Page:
Toughie 1771

Toughie No 1771 by Notabilis

Hints and tips by Dutch

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BD Rating – Difficulty ***Enjoyment *****

Notabilis is living up to his cheeky parrot name. A great puzzle which delights in its devious clueing, without being impossibly hard. Very original and a joy to solve. There is even a Nina to feast on. Magnificent.

As always, the definitions are underlined in the clues below. The hints should help you arrive at the answers, but you can always reveal them by clicking on the KEA buttons

Across

1a    Victuals including large sea bass for fruitless venture (5,6)
FOOL’S ERRAND: A 4-letter word meaning victuals or nourishment goes around the abbreviation for L(arge) and a word meaning a fish of the sea bass family

9a    Guess answer in second grade (4)
BETA: A 3-letter word for a guess or prediction plus the abbreviation for A(nswer)

10a    Blunt quality of British-American female figurehead advancing new ship (11)
BRUSQUENESS: The 2-letter abbreviations for British and American followed by her majesty (female figurehead) with the N(ew) moved one position towards the front, and the abbreviation for steamship (phew)

11a    Give a little black object (4)
BEND: The abbreviation for B(lack) plus a word meaning object or aim

14a    Bellow perhaps in a way to cause violence? (7)
ASSAULT: The first name of the Canadian-American writer Bellow (Pulitzer prize winner and Nobel Prize winner for literature alongside Dylan) goes inside A (from the clue) and an abbreviation for street (way)

16a    Many a crock is needing attention in that case (7)
EARTHEN: A 3-letter word meaning attention (lend me your ***) and a 4-letter word meaning in that case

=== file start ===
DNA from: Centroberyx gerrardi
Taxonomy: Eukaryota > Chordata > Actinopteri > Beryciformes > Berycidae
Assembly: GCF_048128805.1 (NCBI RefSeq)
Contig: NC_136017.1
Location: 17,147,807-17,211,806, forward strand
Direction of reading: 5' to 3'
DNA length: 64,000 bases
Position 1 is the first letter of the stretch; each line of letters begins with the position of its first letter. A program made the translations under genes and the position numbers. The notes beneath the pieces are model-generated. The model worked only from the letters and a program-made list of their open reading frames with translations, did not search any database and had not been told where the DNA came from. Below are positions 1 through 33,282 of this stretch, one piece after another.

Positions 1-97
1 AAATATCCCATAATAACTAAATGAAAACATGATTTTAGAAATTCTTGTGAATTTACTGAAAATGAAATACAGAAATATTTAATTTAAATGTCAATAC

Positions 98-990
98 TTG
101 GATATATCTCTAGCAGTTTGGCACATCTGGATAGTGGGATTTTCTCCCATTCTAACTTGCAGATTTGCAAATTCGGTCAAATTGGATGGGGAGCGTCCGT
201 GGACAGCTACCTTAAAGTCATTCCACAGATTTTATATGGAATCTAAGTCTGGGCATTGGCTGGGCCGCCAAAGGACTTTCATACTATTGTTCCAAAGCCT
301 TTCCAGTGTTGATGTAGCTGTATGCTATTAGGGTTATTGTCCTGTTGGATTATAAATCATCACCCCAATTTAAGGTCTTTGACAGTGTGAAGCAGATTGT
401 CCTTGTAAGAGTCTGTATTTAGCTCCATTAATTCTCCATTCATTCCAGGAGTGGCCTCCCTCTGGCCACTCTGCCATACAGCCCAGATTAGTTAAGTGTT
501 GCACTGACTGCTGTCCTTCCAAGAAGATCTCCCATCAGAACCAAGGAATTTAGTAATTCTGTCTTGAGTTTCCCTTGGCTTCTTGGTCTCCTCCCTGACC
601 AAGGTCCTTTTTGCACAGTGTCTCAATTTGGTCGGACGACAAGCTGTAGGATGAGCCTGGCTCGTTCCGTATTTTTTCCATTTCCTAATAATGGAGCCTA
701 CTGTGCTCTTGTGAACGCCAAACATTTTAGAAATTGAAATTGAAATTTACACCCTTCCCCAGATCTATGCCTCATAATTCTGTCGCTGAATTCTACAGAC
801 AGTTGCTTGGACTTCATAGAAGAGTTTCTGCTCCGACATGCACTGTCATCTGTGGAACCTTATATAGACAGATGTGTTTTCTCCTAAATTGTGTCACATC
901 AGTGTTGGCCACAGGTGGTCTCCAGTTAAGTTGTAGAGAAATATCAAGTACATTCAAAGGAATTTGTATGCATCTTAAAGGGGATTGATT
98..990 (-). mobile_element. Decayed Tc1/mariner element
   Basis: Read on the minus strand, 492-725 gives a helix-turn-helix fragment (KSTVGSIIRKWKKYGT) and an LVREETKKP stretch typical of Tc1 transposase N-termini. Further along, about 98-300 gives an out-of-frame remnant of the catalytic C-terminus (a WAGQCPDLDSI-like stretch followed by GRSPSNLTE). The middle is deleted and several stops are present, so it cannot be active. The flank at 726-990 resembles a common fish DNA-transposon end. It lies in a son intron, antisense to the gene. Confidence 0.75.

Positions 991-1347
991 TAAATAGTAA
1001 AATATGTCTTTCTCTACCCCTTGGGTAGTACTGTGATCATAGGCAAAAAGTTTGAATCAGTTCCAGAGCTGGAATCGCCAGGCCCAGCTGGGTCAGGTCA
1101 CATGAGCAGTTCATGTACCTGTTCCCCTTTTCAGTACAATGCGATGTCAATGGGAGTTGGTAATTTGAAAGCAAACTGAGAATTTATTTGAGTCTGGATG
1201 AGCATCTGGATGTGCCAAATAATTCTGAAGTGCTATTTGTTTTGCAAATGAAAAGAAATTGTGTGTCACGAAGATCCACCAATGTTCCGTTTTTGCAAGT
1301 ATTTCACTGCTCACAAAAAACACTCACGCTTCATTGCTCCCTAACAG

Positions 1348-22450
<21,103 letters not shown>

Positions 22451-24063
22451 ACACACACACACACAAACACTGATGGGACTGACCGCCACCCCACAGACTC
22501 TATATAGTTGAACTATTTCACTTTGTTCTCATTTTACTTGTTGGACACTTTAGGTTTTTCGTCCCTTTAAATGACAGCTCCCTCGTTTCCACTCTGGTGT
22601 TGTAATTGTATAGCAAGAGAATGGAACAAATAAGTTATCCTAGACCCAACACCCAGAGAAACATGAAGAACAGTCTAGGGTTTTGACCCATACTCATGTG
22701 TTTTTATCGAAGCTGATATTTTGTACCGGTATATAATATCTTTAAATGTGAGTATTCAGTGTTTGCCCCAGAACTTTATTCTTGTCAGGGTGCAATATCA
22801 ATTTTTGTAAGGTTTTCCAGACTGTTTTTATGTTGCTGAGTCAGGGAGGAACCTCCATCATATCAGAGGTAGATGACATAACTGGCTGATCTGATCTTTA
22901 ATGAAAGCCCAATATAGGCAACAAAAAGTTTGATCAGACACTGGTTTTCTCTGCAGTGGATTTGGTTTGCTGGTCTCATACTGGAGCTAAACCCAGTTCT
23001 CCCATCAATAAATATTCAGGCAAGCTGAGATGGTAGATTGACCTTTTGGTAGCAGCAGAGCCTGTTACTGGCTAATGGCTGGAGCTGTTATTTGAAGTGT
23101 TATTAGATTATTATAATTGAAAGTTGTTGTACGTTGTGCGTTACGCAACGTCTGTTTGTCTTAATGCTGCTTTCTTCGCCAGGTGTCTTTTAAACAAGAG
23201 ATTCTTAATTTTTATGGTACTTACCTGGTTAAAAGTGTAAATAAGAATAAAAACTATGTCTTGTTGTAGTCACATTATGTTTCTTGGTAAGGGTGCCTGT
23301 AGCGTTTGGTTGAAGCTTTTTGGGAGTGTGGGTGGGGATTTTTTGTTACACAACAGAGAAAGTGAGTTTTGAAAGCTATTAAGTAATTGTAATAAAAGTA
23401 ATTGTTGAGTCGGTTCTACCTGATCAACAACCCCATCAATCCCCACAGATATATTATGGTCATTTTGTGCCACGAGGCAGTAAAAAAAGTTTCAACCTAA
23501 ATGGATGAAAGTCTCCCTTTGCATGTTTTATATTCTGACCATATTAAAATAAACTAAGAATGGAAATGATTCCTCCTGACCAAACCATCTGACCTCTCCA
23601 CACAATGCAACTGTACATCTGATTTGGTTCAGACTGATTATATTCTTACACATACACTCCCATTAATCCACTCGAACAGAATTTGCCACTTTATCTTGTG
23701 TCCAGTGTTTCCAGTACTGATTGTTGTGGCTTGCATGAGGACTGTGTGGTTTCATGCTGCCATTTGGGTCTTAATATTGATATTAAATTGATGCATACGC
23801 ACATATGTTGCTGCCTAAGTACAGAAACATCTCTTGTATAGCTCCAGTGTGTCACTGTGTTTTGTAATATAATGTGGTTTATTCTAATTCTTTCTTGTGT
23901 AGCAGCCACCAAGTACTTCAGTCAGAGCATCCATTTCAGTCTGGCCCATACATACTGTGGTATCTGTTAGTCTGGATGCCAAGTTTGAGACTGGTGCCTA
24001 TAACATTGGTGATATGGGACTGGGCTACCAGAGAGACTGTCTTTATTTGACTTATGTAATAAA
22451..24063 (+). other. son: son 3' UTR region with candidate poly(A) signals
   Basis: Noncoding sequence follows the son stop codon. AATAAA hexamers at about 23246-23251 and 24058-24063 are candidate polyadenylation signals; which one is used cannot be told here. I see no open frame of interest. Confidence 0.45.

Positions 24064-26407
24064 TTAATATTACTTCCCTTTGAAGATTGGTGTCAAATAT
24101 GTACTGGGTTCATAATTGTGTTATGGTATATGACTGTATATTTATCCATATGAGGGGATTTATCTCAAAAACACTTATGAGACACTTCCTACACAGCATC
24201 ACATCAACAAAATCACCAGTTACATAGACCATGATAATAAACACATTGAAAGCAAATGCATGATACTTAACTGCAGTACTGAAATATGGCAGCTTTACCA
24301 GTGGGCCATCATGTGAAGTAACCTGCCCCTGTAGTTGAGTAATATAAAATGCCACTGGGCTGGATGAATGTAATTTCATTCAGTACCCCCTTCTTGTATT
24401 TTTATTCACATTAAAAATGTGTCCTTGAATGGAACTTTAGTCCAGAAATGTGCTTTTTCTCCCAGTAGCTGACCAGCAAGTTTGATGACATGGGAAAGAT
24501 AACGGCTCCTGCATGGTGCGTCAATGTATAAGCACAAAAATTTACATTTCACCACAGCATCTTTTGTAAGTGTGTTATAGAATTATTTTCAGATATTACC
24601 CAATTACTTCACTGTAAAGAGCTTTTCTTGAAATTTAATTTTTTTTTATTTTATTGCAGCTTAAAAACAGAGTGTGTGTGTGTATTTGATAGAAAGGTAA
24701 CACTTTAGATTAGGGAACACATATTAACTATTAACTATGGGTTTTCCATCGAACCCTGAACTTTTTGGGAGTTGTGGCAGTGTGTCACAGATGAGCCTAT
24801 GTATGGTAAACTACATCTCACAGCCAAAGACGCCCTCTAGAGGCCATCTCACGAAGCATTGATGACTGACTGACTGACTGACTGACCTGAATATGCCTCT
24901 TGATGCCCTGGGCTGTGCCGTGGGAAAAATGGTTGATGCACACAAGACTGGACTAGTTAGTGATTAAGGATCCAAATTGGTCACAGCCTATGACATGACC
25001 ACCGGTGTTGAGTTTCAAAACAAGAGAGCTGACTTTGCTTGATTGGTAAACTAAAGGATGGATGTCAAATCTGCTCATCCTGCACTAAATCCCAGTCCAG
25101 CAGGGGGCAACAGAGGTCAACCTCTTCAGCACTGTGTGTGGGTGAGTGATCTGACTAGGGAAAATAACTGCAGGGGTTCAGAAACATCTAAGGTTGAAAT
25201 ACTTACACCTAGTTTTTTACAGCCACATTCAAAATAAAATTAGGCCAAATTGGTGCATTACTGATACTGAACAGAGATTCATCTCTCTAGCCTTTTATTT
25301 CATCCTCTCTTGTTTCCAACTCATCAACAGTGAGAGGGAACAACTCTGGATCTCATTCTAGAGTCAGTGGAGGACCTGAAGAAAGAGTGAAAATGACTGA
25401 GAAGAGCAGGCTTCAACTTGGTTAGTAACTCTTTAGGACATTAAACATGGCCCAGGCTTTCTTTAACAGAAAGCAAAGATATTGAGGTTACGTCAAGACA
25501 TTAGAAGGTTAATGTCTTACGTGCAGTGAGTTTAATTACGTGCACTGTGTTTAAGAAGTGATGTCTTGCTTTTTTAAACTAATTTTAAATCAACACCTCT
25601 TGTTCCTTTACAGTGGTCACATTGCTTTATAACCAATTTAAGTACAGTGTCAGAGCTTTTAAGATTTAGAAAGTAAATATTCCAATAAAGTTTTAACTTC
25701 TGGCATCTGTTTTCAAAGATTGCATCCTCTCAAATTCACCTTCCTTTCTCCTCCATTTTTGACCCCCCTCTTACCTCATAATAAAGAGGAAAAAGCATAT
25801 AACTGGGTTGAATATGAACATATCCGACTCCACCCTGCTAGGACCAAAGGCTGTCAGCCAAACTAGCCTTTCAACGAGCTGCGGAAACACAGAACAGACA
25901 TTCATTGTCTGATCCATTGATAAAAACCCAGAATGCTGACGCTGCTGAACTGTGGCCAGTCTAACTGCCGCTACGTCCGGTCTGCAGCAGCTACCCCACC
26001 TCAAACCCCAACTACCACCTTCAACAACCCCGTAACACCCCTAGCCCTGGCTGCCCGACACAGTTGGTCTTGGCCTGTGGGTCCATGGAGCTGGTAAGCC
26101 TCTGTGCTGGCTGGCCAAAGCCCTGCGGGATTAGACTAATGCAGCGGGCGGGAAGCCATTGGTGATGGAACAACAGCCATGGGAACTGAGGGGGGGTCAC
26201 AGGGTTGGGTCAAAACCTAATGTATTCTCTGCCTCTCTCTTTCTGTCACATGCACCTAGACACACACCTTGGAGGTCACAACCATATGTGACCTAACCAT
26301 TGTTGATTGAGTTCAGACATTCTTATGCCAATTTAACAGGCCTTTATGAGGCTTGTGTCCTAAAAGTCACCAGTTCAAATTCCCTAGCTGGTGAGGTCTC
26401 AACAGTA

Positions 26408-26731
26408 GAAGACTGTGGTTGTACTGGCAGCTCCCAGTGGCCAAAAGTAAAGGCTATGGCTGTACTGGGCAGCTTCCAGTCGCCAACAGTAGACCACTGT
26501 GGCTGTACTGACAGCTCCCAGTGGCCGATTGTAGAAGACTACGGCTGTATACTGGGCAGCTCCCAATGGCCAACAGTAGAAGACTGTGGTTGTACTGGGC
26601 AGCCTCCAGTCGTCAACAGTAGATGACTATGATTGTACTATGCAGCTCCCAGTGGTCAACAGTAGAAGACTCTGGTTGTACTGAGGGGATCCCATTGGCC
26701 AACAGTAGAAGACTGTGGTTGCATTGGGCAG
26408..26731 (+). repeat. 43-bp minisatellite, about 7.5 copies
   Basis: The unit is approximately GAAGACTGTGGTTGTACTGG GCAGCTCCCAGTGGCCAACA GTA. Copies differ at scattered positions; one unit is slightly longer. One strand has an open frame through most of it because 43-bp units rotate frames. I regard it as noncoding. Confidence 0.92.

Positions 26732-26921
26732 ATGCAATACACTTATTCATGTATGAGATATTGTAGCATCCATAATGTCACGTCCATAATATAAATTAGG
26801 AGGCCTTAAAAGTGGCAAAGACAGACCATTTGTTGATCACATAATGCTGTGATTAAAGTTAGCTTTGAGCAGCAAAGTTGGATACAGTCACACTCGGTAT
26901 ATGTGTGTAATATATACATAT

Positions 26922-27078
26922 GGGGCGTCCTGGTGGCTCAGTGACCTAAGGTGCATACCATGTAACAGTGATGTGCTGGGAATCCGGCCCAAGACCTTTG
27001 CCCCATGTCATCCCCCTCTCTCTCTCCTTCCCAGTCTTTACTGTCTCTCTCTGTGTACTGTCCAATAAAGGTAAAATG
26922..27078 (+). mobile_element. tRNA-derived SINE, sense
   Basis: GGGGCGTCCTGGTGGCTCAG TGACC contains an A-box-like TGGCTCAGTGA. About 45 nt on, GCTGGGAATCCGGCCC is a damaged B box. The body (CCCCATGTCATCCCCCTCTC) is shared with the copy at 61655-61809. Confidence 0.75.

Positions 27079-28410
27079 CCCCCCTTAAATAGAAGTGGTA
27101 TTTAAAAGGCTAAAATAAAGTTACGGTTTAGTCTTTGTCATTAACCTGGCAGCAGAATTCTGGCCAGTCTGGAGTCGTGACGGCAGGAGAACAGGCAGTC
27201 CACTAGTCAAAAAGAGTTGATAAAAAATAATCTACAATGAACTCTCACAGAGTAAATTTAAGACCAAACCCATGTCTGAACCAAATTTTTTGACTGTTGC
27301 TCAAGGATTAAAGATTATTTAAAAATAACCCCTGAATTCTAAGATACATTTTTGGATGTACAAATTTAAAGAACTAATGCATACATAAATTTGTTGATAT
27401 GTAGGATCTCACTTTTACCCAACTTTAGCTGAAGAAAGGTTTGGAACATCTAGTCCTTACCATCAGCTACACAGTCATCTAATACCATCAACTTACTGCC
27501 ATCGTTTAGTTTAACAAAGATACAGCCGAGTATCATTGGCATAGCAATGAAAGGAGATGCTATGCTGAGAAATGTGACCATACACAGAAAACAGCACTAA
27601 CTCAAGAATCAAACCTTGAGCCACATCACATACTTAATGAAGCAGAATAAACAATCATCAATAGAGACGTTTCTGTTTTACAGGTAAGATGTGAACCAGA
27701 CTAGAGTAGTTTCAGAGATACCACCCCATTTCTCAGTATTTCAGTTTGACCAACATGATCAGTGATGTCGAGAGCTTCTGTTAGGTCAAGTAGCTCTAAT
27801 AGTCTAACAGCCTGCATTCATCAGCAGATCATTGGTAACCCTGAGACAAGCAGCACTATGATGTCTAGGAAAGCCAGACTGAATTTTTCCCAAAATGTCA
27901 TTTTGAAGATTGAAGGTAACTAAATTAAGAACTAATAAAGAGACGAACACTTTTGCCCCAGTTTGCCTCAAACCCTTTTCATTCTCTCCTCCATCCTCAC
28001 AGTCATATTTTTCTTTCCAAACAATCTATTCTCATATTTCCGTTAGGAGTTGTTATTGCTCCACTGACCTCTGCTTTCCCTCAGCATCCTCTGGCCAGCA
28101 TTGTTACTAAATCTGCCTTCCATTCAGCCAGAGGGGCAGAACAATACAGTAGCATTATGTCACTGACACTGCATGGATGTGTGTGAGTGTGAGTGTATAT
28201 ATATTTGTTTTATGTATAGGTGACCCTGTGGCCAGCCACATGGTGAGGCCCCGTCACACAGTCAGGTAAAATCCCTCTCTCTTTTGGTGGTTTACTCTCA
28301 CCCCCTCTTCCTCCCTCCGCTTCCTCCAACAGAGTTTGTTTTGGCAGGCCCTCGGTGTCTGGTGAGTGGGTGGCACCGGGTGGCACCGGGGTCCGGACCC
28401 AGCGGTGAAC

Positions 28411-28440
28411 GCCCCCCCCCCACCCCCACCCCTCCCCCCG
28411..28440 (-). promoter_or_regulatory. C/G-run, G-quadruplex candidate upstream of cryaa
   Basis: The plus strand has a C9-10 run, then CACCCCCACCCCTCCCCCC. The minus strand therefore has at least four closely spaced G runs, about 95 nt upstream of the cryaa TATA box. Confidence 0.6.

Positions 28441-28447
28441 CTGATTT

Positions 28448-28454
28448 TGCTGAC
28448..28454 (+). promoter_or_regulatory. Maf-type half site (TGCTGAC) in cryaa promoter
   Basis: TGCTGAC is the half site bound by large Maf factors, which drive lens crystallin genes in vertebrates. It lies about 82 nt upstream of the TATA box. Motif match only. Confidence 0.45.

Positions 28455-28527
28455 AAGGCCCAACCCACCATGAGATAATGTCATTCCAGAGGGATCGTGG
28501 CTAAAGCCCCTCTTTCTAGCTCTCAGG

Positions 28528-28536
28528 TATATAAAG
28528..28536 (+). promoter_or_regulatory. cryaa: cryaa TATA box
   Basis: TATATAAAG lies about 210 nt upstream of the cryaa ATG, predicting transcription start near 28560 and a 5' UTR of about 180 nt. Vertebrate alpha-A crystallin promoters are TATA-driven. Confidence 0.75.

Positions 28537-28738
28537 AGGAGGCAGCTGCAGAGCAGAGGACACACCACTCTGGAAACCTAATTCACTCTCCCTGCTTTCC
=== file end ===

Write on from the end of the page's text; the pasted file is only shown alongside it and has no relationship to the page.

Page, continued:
17a    Fry hearts for anyone denouncing veggies (5)
YOUNG: The central letters (hearts) of the last 3 words in the clue

18a    Use ears when shady dealer gets nose cut off (4)
HARK: A shady dealer (I’m thinking of a loan-*****) without the first letter

19a     What do sheep have to say about lake, one in Wales? (4)
BALA: The vocal expression of a sheep goes around the abbreviation for L(ake). 

20a     Trainee‘s heel and toe vacantly twisting (5)
CADET: A 3 letter word for heel as in despicable person, plus a reversal (twisting) of T(o)E without the middle letter (vacantly)

22a    Work without reward like a wet kiss? (7)
SLAVERY: two meanings, the first a noun describing forced labour, the second an adjective

23a    Old dress split across train (7)
RAIMENT: a word meaning split or torn goes around a word meaning train, as in point a weapon towards

24a    Musical intro to happy tune (4)
HAIR: The first letter of (intro to) Happy plus another word for tune or melody

28a    Jogger‘s sources of information about music expressing brooding resentment (4-7)